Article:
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McKelvey plans to offer common-sense settlement



Published: Fri, February 28, 2003 @ 12:00 a.m.



The mayor said that even Allied knows the court award is far in excess of the gravel's value.

By ROGER G. SMITH

CITY HALL REPORTER

YOUNGSTOWN -- The city is considering a return to court to seek alternatives for satisfying a $3.5 million judgment.

That could mean a payment plan over several years or involve paying the whole debt, and more, theoretically -- in gravel.

The city can go back to the common pleas or appeals courts about paying the judgment, said Law Director John McNally IV.

That's despite the Ohio Supreme Court's decision last week not to review the case that produced the $2 million judgment. The cost adds up to $3.5 million with interest.

Allied Erecting & amp; Dismantling Co. on Poland Avenue won the case.

The case

At issue was ownership of gravel along the bed of the former Pittsburgh & amp; Lake Erie Railroad. In 1993, the city bought the property. Allied bought items such as rails and ties. Each side said it owned the gravel.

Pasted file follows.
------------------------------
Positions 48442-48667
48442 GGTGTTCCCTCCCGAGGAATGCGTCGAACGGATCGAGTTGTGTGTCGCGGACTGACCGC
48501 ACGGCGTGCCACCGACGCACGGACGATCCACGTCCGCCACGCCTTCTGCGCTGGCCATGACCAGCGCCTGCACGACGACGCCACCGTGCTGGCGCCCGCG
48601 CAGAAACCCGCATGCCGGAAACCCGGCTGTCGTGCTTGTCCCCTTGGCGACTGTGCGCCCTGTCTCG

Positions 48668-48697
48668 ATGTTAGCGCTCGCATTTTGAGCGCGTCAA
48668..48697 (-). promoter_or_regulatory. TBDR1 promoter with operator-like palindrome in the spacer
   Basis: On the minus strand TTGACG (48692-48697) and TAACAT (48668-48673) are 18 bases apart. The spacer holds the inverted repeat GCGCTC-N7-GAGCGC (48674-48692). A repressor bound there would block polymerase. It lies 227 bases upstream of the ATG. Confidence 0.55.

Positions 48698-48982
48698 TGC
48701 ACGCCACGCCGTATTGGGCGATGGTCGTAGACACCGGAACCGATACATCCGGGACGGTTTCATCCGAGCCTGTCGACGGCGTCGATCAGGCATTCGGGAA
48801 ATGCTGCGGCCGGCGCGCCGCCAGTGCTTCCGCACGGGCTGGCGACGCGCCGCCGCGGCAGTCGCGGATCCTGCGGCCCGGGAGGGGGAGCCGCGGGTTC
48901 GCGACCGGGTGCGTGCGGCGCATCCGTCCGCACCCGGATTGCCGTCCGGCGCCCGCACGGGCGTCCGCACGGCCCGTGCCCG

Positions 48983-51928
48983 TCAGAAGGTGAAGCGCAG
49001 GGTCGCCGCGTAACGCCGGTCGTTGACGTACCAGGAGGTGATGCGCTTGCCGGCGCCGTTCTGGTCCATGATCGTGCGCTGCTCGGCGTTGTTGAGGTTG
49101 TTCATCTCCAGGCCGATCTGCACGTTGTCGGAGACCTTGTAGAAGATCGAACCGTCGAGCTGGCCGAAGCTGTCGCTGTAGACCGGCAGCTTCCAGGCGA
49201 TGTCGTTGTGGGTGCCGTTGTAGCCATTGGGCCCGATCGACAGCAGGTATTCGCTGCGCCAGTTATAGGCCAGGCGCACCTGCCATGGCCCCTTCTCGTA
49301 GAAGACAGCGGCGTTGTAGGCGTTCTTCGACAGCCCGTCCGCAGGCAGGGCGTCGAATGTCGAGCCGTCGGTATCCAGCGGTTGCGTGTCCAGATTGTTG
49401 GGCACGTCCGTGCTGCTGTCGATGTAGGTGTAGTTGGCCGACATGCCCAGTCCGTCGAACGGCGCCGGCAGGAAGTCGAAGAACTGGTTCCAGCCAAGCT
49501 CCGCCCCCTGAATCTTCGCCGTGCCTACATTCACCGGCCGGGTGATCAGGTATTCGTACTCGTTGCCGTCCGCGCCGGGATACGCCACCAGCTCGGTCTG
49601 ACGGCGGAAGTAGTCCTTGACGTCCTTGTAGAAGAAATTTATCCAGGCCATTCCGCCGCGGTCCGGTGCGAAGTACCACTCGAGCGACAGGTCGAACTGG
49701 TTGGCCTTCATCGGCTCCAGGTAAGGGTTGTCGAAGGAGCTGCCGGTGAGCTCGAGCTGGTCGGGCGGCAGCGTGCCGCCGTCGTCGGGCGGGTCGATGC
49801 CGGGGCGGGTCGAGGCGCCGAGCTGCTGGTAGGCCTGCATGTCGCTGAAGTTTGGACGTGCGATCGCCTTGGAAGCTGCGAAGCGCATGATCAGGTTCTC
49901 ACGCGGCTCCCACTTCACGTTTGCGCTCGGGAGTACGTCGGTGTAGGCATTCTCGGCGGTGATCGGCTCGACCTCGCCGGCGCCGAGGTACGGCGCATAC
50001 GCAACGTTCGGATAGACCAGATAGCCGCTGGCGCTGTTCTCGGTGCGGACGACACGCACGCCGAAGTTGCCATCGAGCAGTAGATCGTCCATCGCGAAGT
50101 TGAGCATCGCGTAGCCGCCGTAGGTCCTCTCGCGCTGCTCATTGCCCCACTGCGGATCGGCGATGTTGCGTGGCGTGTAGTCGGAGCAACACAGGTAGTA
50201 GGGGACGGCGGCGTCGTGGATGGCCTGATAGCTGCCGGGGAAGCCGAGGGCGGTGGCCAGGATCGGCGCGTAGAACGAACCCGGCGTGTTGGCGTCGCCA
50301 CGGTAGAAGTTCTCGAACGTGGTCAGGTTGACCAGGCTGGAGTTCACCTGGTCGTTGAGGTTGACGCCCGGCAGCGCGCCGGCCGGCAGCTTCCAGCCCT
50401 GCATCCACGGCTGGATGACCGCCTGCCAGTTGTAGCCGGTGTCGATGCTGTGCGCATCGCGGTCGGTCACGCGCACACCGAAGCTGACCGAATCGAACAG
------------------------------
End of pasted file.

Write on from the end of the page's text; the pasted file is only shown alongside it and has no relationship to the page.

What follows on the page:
The 7th District Court of Appeals ultimately decided the city must pay the company for the gravel.

The city will ask the courts for a livable payment plan, said Mayor George M. McKelvey. The city can't pay the judgment this year "without significant damage to city services," he said.

McKelvey said first, the city will propose what he calls a common-sense settlement. He doesn't expect that Allied will accept, however.

The offer

Allied wants all its money now, McKelvey said. Instead, the city will offer Allied double the amount of gravel at issue in the lawsuit. Based on a jury's award of $2 million, the city's offer will amount to $4 million in gravel, he said.

Allied likely won't take such a deal, however, McKelvey said. That's because court testimony pegged the gravel's value about $100,000, he said.

Even Allied knows the court award is far in excess of the gravel's value, which is why the company won't accept such a deal, he said.

The appeals court should accept such a settlement, however, if it follows its own logic, McKelvey said.

The appeals court reinstated the $2 million award after a common pleas court judge set aside the jury's decision. If the appeals court believes the gravel is worth $2 million enough to reinstate the award, it must believe double the gravel is worth $4 million, he said.

A refusal just shows how outrageous the court decisions have been, McKelvey said.

"That just shows the absurdity of what happened here," he said. "Talk about injustice. Common sense didn't prevail here."




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